A suburban environment by Heidi Wood
Galerie Anne Barrault, 22 rue Saint Claude, 75003, Paris
February 28 - April 13 2013
Suburbia today is a space denied in which proliferates what the anthropologist Marc Augé calls the "non place". It contains everything the city rejects in the most disorderly way despite the practice of zoning, but of which it has a vital need: factories, freeways, shopping malls, airports, dormitory towns...
La banlieue, l'épreuve de l'utopie
Based on this observation, Heidi Wood has taken it upon herself to rehabilitate, not without a touch of irony, this suburbia looked upon with condescendence by inner city dwellers, with horror by the privileged or with a certain romanticism by some "haves", who look fondly on these zones because they don't suffer any of its inconveniences (which amounts to being patronizing). She presents real road signs stamped with flower-pictograms (warning, prohibition?) and a monochrome architectural wall painting on which are hung paintings representing housing typical of the dormitory towns worldwide that edge up to the countryside. We could be reminded of a tourist information office but also of the showroom of a real estate developer.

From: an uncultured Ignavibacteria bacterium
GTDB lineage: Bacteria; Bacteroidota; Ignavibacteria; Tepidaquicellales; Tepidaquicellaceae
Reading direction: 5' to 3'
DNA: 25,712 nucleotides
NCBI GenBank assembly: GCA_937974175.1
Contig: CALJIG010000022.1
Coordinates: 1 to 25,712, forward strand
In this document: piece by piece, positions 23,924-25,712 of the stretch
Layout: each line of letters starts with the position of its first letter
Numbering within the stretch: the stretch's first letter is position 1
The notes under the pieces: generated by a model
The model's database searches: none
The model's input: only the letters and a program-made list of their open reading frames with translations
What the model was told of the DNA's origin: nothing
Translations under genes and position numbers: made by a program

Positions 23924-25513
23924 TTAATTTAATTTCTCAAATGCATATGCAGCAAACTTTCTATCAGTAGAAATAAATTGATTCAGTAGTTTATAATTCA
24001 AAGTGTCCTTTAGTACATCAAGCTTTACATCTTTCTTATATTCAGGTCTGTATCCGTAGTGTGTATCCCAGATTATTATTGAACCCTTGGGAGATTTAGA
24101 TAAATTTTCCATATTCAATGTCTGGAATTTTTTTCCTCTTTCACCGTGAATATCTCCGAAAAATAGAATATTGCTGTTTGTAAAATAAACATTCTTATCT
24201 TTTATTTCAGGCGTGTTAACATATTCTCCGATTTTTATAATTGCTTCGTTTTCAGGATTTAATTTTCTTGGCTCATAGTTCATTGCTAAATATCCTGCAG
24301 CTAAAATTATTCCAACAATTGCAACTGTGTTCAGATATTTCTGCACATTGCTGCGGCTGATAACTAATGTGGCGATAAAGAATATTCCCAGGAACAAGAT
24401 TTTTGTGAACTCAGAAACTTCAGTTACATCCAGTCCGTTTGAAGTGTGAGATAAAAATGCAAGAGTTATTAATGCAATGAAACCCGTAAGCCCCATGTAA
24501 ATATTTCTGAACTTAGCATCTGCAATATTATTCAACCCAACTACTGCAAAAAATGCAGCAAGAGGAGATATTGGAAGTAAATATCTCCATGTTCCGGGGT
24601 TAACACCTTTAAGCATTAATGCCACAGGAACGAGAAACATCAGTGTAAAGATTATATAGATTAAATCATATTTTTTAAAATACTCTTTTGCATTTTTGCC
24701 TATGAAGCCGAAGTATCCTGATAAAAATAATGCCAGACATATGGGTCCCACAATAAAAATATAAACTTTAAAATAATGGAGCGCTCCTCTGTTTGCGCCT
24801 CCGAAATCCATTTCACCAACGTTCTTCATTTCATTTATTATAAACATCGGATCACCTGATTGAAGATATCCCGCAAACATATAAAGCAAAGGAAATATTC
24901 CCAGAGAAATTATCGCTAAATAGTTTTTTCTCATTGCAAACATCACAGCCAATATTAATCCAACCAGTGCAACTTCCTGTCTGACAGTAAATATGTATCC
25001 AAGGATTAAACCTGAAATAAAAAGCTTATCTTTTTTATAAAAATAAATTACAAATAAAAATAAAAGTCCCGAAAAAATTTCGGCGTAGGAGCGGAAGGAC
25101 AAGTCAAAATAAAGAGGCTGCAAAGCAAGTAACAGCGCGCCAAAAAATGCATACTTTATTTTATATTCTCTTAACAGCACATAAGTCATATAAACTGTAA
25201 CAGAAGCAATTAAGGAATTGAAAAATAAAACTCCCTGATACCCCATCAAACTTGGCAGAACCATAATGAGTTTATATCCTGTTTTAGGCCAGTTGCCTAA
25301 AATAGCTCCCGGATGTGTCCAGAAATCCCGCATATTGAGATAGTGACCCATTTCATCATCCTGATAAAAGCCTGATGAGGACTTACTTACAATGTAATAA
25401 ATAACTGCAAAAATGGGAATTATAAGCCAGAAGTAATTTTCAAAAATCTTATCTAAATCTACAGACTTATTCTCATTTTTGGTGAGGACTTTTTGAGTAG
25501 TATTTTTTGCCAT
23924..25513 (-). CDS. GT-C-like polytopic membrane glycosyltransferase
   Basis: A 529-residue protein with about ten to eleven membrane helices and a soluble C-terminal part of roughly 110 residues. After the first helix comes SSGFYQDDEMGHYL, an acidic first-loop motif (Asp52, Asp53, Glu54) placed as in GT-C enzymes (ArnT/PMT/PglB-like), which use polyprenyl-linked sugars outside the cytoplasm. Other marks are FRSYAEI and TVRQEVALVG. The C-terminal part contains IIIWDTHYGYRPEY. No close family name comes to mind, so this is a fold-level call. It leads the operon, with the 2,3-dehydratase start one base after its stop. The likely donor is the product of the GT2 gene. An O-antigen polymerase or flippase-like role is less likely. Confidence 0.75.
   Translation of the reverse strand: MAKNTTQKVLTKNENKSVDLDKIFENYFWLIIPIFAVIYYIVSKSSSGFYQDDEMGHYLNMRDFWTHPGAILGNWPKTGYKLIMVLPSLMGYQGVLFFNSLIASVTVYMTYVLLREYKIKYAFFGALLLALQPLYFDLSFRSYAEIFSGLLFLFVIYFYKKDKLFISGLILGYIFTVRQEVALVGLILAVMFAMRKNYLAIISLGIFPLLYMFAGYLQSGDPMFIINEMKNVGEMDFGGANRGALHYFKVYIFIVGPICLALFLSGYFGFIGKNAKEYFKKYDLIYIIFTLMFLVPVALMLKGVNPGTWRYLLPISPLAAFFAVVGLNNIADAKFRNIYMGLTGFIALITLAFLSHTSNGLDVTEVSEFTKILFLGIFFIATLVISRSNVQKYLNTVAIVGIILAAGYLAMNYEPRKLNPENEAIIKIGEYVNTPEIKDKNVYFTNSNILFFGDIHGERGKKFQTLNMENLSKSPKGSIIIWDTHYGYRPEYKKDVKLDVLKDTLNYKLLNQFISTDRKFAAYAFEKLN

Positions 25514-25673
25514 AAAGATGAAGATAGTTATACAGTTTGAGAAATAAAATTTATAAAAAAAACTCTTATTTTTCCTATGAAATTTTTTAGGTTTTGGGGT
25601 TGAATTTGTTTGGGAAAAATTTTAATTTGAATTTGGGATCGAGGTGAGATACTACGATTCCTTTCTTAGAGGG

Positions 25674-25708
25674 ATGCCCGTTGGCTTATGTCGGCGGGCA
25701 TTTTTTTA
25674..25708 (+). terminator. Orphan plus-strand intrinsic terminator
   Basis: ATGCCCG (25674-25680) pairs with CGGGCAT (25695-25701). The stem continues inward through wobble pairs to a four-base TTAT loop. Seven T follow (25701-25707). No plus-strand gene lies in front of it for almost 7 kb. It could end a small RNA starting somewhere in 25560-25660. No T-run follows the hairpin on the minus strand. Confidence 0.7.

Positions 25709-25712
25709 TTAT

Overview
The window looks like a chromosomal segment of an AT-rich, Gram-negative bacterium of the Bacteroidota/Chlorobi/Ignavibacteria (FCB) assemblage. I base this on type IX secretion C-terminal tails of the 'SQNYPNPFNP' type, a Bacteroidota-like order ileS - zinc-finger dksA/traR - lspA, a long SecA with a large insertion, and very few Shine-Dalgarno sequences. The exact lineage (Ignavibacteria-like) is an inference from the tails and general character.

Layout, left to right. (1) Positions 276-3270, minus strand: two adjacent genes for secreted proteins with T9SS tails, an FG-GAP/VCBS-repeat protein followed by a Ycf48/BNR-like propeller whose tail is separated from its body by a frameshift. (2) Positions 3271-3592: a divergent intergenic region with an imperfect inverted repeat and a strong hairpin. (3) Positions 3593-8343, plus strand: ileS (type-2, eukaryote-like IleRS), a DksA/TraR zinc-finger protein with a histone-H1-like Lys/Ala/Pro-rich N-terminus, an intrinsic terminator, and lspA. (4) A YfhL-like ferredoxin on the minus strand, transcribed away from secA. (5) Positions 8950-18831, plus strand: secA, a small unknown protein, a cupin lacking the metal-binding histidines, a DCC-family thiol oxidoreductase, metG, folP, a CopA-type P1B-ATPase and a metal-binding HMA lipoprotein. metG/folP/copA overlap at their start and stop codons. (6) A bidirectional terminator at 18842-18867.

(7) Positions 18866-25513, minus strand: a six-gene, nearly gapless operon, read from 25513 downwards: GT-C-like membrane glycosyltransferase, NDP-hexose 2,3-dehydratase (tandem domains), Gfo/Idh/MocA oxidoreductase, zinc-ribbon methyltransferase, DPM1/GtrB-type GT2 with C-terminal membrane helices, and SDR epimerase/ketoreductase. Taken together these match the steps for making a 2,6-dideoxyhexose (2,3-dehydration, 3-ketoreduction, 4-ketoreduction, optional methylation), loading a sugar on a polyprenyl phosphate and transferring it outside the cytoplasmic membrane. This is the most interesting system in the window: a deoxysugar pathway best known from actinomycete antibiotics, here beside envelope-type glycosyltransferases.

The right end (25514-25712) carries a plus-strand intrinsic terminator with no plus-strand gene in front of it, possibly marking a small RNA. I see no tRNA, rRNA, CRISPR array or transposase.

This homage to suburbs that take in everything cities reject reminds us that artists themselves are kept at a distance from the city center, although they are needed to supply the art fairs and plethora of exhibitions that are organized there all year round. This is nothing new: Erik Satie was struggling to survive in Arcueil while the bourgeois of Paris were entertained by his ballet Parade in 1917. Today, there are countless creators of all disciplines who live and work in suburbia, a sort of artist's back entrance to the center. Life takes care of reminding them that they are only suppliers. La bohême was short-lived. We are a thousand miles from that insouciance. This explains the grating aspect of Heidi Wood's pictogram images whose clinical craftsmanship cuts like a blade.
We can describe Heidi Wood as an urban pictographer landscape painter. She draws using black masking tape so as to distance herself from gesture, to dehumanize as far as possible. This is the ultimate in anti-impressionism, stripped of all emotion. She distinguished herself previously with a series of souvenir plates printed with industrial landscapes, in a style more suited to a picturesque seaside resort.
Note that everything is programmed in Heidi Wood's artistic production. There is no room for indecision. Everything is in its place in a sort of constructivism revisited.
PhD [DEC MMXII]